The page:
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House of Commons Hansard
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Draft Shipments of Radioactive Substances (EU Exit) Regulations 2019
18 February 2019

The Committee consisted of the following Members:

Chair: James Gray

Bryant, Chris (Rhondda) (Lab)

† Chapman, Douglas (Dunfermline and West Fife) (SNP)

† Clifton-Brown, Sir Geoffrey (The Cotswolds) (Con)

† Cruddas, Jon (Dagenham and Rainham) (Lab)

† Harrington, Richard (Parliamentary Under-Secretary of State for Business, Energy and Industrial Strategy)

† Harris, Rebecca (Lord Commissioner of Her Majesty's Treasury)

† Hill, Mike (Hartlepool) (Lab)

† Jones, Mr Kevan (North Durham) (Lab)

† Jones, Susan Elan (Clwyd South) (Lab)

† Keegan, Gillian (Chichester) (Con)

† O'Brien, Neil (Harborough) (Con)

† Smith, Nick (Blaenau Gwent) (Lab)

† Syms, Sir Robert (Poole) (Con)

† Thomas, Derek (St Ives) (Con)

† Whately, Helen (Faversham and Mid Kent) (Con)

† Whitehead, Dr Alan (Southampton, Test) (Lab)

† Wragg, Mr William (Hazel Grove) (Con)

Yohanna Sallberg, Committee Clerk

† attended the Committee

Sixth Delegated Legislation Committee

Monday 18 February 2019

[James Gray in the Chair]

Draft Shipments of Radioactive Substances (EU Exit) Regulations 2019

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I beg to move,

That the Committee has considered the draft Shipments of Radioactive Substances (EU Exit) Regulations 2019.

Usually, for such occasions, Mr Gray, it is written into my speech that it is a pleasure to serve under your chairmanship, but with you it is a real pleasure.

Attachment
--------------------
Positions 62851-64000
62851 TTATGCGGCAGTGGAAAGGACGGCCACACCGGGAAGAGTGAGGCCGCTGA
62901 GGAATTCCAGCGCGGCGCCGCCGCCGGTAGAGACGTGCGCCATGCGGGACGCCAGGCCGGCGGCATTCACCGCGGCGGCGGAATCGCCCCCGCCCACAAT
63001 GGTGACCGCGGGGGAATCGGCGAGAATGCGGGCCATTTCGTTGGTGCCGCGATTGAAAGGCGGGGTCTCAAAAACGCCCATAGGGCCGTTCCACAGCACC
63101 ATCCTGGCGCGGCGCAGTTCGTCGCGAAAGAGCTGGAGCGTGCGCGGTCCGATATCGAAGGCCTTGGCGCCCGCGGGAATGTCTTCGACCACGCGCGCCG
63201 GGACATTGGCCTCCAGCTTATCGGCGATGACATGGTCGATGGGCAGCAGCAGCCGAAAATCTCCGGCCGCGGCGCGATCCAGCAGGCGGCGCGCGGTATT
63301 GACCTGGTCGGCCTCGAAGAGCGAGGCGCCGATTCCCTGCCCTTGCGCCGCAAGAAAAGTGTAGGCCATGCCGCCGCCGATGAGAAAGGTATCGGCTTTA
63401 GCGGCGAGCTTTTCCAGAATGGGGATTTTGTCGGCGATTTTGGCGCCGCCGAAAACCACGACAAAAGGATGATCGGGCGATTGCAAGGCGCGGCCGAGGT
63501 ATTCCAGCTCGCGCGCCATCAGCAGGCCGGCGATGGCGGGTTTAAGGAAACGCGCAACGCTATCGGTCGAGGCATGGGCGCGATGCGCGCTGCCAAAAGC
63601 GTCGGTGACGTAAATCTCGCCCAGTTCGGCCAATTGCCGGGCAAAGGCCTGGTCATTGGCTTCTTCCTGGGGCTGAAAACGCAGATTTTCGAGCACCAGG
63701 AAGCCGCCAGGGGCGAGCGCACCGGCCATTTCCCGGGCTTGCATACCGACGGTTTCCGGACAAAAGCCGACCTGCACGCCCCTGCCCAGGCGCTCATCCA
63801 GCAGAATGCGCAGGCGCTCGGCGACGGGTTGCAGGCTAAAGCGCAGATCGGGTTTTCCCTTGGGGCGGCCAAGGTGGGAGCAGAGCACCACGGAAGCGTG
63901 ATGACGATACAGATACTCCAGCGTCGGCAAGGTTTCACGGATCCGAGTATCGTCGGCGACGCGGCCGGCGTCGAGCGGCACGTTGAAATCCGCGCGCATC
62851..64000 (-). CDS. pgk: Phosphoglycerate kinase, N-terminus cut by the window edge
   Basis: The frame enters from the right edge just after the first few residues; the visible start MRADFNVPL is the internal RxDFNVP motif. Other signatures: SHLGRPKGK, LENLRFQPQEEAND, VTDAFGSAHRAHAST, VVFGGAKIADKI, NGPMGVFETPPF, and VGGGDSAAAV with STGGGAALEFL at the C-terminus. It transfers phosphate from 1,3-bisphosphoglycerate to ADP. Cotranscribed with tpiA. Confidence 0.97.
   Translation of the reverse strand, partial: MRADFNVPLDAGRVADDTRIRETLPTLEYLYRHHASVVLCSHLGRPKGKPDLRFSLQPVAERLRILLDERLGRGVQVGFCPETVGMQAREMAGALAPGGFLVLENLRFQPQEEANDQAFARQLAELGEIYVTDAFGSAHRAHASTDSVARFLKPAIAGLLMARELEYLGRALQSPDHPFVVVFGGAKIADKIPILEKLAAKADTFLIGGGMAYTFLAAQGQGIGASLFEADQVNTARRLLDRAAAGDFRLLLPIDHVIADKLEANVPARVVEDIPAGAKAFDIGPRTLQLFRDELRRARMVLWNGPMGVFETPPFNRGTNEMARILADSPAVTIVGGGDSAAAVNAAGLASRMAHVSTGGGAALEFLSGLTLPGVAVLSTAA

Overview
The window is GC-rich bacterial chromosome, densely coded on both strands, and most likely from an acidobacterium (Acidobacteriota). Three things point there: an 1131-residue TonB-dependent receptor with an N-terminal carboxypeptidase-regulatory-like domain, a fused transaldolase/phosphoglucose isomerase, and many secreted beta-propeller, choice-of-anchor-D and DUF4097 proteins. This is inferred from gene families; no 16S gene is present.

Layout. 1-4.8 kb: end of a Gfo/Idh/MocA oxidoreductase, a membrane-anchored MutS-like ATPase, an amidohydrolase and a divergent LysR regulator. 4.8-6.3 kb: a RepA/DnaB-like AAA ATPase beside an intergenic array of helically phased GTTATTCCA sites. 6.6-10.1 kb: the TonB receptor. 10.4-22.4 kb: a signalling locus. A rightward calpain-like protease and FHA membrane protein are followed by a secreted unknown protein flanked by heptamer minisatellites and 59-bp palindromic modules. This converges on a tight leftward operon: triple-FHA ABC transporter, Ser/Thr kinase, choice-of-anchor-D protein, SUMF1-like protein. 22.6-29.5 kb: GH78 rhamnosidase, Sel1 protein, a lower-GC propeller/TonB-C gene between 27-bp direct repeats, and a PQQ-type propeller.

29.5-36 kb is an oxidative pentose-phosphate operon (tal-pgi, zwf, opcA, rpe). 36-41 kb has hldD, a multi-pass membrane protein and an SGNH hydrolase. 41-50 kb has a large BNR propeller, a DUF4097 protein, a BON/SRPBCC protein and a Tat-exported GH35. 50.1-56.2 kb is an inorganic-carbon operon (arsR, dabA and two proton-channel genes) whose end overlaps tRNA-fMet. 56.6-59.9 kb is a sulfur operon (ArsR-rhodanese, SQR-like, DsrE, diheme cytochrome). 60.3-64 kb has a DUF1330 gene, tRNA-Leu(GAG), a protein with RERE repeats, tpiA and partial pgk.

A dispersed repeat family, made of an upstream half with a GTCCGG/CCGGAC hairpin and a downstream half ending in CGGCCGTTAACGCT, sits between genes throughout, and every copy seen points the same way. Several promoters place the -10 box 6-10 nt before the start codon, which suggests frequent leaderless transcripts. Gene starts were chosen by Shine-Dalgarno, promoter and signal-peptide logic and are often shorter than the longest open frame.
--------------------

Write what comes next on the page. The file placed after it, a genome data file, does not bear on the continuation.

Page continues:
Today, according to the news this morning, MPs are quaffing champagne—we always “quaff” it—on the ski slopes, but here we are not. We have quaffed a few confectionary items, if one can quaff those, but I am in Committee to talk about the draft regulations that were laid before the House on 21 January 2019.

This new draft statutory instrument is being made under powers set out in section 8(1) of the European Union (Withdrawal) Act 2018. The regulations will address specific inoperabilities arising from the UK’s withdrawal from the European Atomic Energy Community, which is known more commonly and colloquially as Euratom, and will only come into force on exit day in the event of no deal between the UK and the EU. The draft instrument corrects deficiencies in retained EU law by revoking and replacing Euratom regulation 1493/93 on shipments of radioactive substances between EU member states.

The new draft regulations demonstrate the UK’s continuing commitment to the highest safety standards in radioactive substances’ control. The instrument will apply to the whole of the UK. The regulations will ensure that prior written declarations must continue for shipments of sealed radioactive sources from the EU into the UK in the event of no deal. They will allow the UK’s competent authorities to check that our importers of sealed radioactive sources comply with the requirements for safe storage, use and disposal of sources before shipments are made from the EU to the UK.